Ernst Knobil Lecture Series


Jennifer Doudna, Ph.D.

Li Ka Shing Chancellor’s Chair in Biomedical and Health Sciences
Howard Hughes Medical Institute Investigator
Professor, Molecular & Cell Biology; Professor, Chemistry
University of California, Berkeley
“TBA”
October 24, 2018
4:00 p.m. Р5:00 p.m.,  MSB 3.001

The Ernst Knobil Distinguished Lecture was established in 2001 to honor Dr. Ernst Knobil, the third dean of McGovern Medical School from 1981‚ÄĒ1984 and¬†one of the world‚Äôs leading neuroendocrinologists whose work has provided the basis for the understanding of reproductive function in women.

His work, spanning five decades, localized the pulse generator in the hypothalamus controlling the neuropeptide gonadotropin-releasing hormone (GNRH) that serves as the basis for the understanding of the 28-day ovulatory menstrual cycle.  This led to the successful treatment of women suffering with infertility of hypothalamic origin with over 90 percent success rate in achieving pregnancy.

From 1961‚ÄĒ1981, Dr. Knobil was the Richard Beatty Mellon Professor of Physiology and Chairman of the Department of Physiology at the University of Pittsburgh School of Medicine.¬† In 1981, he joined the The University of Texas Health Science Center at Houston where he served as dean of McGovern Medical School from 1981 to 1984.¬† As the H. Wayne Hightower Professor in the Medical Sciences and director of the Laboratory for Neuroendocrinology at the Medical School, he was named an Ashbel Smith Professor by the UT System Board of Regents in 1989 for his lifetime contributions to academic medicine.

Ernst Knobil

Ernst Knobil, Ph.D.

His many awards for research, teaching, and academic leadership included the prestigious 1989 Dickson Prize in Medicine from the University of Pittsburgh.  His acclaim and accomplishments in science included memberships in the National  Academy of Sciences, the American Academy of Arts and Sciences, the Institute of Medicine of the National Academy of Sciences, foreign associate of the French Academy of Sciences, the Academia Nazionale dei Lincei ( National Academy of Italy), the Belgian Royal Academy of Medicine, as well as an honorary membership in the Hungarian Academy of Sciences.  He also held honorary doctorate degrees from the University of Bordeaux, the Medical College of Wisconsin, the University of Liege and the University of Milan.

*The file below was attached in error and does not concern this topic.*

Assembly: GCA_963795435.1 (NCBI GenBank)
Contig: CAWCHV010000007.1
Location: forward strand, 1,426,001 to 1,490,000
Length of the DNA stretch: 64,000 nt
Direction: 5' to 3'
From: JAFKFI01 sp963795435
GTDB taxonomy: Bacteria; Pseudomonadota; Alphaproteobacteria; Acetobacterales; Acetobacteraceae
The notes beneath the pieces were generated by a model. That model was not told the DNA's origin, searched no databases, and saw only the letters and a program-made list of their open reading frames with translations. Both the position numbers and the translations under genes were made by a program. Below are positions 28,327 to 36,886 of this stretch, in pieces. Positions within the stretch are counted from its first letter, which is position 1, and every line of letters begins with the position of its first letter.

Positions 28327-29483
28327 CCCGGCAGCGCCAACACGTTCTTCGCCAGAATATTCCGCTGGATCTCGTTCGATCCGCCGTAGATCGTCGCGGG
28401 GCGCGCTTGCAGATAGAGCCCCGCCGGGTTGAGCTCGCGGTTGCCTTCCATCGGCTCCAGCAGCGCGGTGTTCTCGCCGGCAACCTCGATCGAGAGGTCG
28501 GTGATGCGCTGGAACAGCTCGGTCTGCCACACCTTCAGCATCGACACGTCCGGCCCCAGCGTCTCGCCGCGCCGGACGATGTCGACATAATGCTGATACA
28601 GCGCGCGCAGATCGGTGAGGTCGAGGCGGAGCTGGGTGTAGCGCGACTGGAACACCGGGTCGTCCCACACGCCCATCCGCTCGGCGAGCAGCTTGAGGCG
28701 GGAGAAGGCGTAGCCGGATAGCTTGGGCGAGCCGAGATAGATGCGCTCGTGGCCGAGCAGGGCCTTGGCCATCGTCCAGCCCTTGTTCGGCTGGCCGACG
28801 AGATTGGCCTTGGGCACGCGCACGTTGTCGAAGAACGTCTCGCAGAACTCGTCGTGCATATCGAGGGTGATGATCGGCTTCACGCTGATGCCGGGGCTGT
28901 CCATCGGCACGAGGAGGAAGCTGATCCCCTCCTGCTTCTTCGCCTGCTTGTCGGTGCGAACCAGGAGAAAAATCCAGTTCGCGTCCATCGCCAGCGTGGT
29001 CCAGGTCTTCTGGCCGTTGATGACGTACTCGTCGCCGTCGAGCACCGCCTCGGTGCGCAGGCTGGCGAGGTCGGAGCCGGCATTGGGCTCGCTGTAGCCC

An endowment has been established in Dr. Knobil’s name. Contributions should be made to:

UTHealth
Office of Development
P.O. Box 1321
Houston, TX 77251-1321

 

Past Speakers

2017 James Thomson, Ph.D., University of Wisconsin

2016 Helen Mayberg, Ph.D., Emory University

2015 Susan Lindquist, Ph.D., Massachusetts Institute of Technology

2014 C. David Allis, Ph.D., The Rockefeller University

2013 Nobel Laureate Michael Brown, M.D., UT Southwestern Medical Center

2012 Nobel Laureate Thomas Steitz, Ph.D., Yale University

2011 Nobel Laureate Richard Axel, M.D., Columbia University

2010 Thomas Starzl, M.D., Ph.D. University of Pittsburgh

2009 Ron Evans, Ph.D., The Salk Institute

2008 Nobel Laureate Phillip Sharp, Ph.D., Koch Institute for Integrative Cancer Research, Massachusetts Institute of Technology

2007 Alfred Goldberg, Ph.D., Harvard Medical School

2006 Nobel Laureate Stanley Prusiner, M.D., Institute for Neurodegenerative Diseases, University of California, San Francisco

2005 Jeffrey Freidman, M.D., Ph.D., Starr Center for Human Genetics, The Rockefeller University

2004 Nobel Laureate Leland Hartwell, Ph.D., Fred Hutchinson Cancer Research Center

2003 Nobel Laureate H. Robert Horvitz, Ph.D., Massachusetts Institute of Technology

2002  Nobel Laureate Joseph L. Goldstein, M.D., University of Texas Southwestern Medical Center

2001 Nobel Laureate Eric Kandel, M.D., Columbia University

 

 

 

 

 

 

 

 

 

 

 

Last modified: January 08, 2018